Our military, led by Paul Miller, the director of ceremonies and special events for the Military District of Washington; deputy parade chairman, Marine Lieutenant Colonel Frank Turner -- they were a tremendously effective organizational team, and they would have been there to line your parade route down Pennsylvania Avenue.
And let me tell you, I and all of us up here, George and Barbara and Nancy, we were raring to go. I went searching into the closet -- I had a pair of long johns -- I was going to put them on. [Laughter] The last time I wore them was the 1980 primary campaign in New Hampshire.
But it would have been a magical moment to tuck away and cherish with your loved ones during all your later years. But it was not to be. And I just hope you understand that we only made this decision after we were convinced that it was absolutely necessary to protect your own health, as well as the health of the thousands who would be lining the parade to watch you. Believe me, we had professional medical advice in making that decision.
But I pledge one thing to all of you today, and that is to serve with the very best of my abilities and to try, during these next 4 years, to live up to the spirits of unity and pride that you have brought to Washington, because that's what makes America the greatest country on Earth.
There's another thought that I'd like to leave with you, and that is that your trip here, despite the cancellation of the parade, is still very worthwhile and important, because all of us together have been participants in a great miracle of modern history -- the simple, peaceful continuation of power ratifying the sovereignty of we, the people. There has never been a transfer of power by bayonet in America and, God willing, there never will be.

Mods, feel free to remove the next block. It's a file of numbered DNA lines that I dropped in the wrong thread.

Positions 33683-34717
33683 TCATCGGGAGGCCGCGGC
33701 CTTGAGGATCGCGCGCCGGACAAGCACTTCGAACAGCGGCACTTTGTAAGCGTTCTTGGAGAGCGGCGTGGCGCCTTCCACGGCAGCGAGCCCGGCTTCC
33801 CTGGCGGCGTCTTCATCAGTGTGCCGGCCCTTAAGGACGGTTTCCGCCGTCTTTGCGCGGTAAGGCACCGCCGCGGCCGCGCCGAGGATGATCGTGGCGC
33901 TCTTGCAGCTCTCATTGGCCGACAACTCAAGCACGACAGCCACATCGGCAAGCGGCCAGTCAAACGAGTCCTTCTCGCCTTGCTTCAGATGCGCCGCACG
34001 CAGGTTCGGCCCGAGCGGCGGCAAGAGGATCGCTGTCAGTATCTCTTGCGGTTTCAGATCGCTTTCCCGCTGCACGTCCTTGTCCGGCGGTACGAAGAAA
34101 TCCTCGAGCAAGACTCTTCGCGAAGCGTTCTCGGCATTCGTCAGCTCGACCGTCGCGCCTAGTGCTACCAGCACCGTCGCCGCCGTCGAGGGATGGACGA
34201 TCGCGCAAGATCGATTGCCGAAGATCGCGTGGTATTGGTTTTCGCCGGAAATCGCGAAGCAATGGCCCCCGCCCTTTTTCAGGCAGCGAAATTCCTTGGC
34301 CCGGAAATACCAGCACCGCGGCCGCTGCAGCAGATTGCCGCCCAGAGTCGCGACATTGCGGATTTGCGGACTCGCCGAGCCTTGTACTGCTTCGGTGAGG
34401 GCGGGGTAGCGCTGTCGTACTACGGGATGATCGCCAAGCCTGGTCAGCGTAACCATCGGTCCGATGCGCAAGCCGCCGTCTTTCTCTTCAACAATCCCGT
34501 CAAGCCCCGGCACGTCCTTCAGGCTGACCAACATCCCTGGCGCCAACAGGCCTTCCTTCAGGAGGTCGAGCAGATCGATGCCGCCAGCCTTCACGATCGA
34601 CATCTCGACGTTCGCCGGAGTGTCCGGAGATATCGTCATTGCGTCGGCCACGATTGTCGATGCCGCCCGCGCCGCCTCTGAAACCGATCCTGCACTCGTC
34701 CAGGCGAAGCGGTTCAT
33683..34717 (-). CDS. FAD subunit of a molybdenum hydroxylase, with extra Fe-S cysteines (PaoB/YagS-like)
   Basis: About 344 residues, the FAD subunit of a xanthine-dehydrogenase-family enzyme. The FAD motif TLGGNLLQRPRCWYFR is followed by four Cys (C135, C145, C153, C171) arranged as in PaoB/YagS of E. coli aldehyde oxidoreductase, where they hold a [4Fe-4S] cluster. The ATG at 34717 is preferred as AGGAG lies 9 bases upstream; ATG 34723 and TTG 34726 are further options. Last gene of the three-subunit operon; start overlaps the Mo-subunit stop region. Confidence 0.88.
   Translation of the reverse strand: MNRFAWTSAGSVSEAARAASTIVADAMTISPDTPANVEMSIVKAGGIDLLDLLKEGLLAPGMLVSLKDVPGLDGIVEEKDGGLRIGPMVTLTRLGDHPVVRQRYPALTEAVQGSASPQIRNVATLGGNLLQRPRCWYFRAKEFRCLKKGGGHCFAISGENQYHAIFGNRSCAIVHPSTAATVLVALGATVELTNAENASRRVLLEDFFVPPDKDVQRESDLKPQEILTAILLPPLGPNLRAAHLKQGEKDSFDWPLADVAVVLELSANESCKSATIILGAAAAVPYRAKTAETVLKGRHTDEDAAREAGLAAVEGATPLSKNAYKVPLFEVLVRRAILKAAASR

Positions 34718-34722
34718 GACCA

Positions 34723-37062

Thomas Jefferson once said: ``How little do my countrymen know what precious blessings they are in possession of and which no other people on Earth enjoy.'' Well, today we can rejoice that more and more people on Earth are moving toward democracy, and we can rejoice that America, a nation still young compared to so many others, is the oldest, most successful republic on Earth.
In 2 years, we will celebrate together the 200th anniversary of our Constitution. And what a day that will be for parades, not only in Washington, DC, but all across our land. So, while we could not go through with today's festivities, we can celebrate in our hearts the continuation of this wonderful experiment in individual liberty and self-government. And we can give thanks that we remain today, as Abraham Lincoln said over a hundred years ago, ``The last, best hope of man on Earth.''
God bless you all. Thank you all again. Have a safe journey home. Thank you.
Note: The President spoke at 3:18 p.m. following remarks and an introduction by the First Lady. The audience was mainly composed of high school band members from across the country who had been scheduled to participate in the traditional Inaugural Parade down Pennsylvania Avenue. Several of the bands performed while the President and Mrs. Reagan and the Vice President and Mrs. Bush were seated on what was to have been a float in the parade. The parade was canceled due to the extremely cold weather in Washington.